As he who called you is holy, be holy yourselves in every aspect of your conduct.

At any other time in the Church year, we might find this exhortation intimidating.   There’s no way I can be as holy as Jesus, certainly not in every single thing I do.   It’s just not humanly possible to get rid of all my selfishness or to love as perfectly as God loves.

True enough.   This is the humbling place we all occupy as a fallen race of sinners.   This is the starting point for each and every one of us, and we should keep it in the forefront of our minds.

However, ten days after the great feast of Pentecost, we can hear these words with different ears.   God has poured his Spirit into our hearts.   This is the Spirit who turned twelve timid people into eager evangelists willing to go wherever God sent them.   They even became willing to sacrifice their lives if God granted them the privilege of following in his Son’s steps!

This is the Spirit who took people who spoke different languages, came from different cultures, and lived in different degrees of wealth and poverty, and knit them into a close community, one in heart and mind, holding “everything in common”.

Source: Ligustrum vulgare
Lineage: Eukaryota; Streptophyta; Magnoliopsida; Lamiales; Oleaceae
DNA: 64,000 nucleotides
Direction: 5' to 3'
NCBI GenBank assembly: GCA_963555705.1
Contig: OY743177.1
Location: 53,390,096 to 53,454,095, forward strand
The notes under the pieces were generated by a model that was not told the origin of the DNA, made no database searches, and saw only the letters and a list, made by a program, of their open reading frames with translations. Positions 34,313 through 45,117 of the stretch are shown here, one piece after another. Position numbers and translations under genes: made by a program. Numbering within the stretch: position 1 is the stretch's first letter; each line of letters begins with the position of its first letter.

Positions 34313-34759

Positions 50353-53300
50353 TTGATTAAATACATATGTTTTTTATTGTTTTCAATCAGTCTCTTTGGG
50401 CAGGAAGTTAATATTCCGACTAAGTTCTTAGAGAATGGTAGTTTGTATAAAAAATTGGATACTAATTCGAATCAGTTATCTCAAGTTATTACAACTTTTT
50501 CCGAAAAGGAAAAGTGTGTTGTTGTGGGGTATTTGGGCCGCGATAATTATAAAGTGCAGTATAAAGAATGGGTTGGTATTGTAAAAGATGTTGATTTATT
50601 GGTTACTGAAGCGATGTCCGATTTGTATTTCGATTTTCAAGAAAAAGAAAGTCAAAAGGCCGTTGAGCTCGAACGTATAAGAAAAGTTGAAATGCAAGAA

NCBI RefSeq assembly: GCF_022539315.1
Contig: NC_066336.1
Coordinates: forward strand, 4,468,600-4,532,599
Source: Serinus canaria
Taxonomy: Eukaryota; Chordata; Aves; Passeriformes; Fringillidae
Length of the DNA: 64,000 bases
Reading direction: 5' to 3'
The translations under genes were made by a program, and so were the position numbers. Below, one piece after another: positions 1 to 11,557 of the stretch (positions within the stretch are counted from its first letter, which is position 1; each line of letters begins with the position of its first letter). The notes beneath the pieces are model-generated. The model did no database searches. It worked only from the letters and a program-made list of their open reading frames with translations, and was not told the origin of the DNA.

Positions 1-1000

This is the Spirit whom we received when we were baptized—the same Spirit who still lives in us and is still eager to fill us with his grace and shape us into Christ’s image.

Holiness is not an impossible task, a distant vision that lies far beyond our reach.   No, it’s a gift freely given to us by a gracious and merciful God.   In fact, holiness is a Person, the Spirit of a committed Redeemer and Friend who has overcome all sin by his cross.   By the gift of Baptism, that holiness, that Person, now dwells in you.   Rather than an occasion for anxiety or fear, the call to holiness is a call to rejoice—and a call to embrace the One who can make you holy as he is holy.

word among us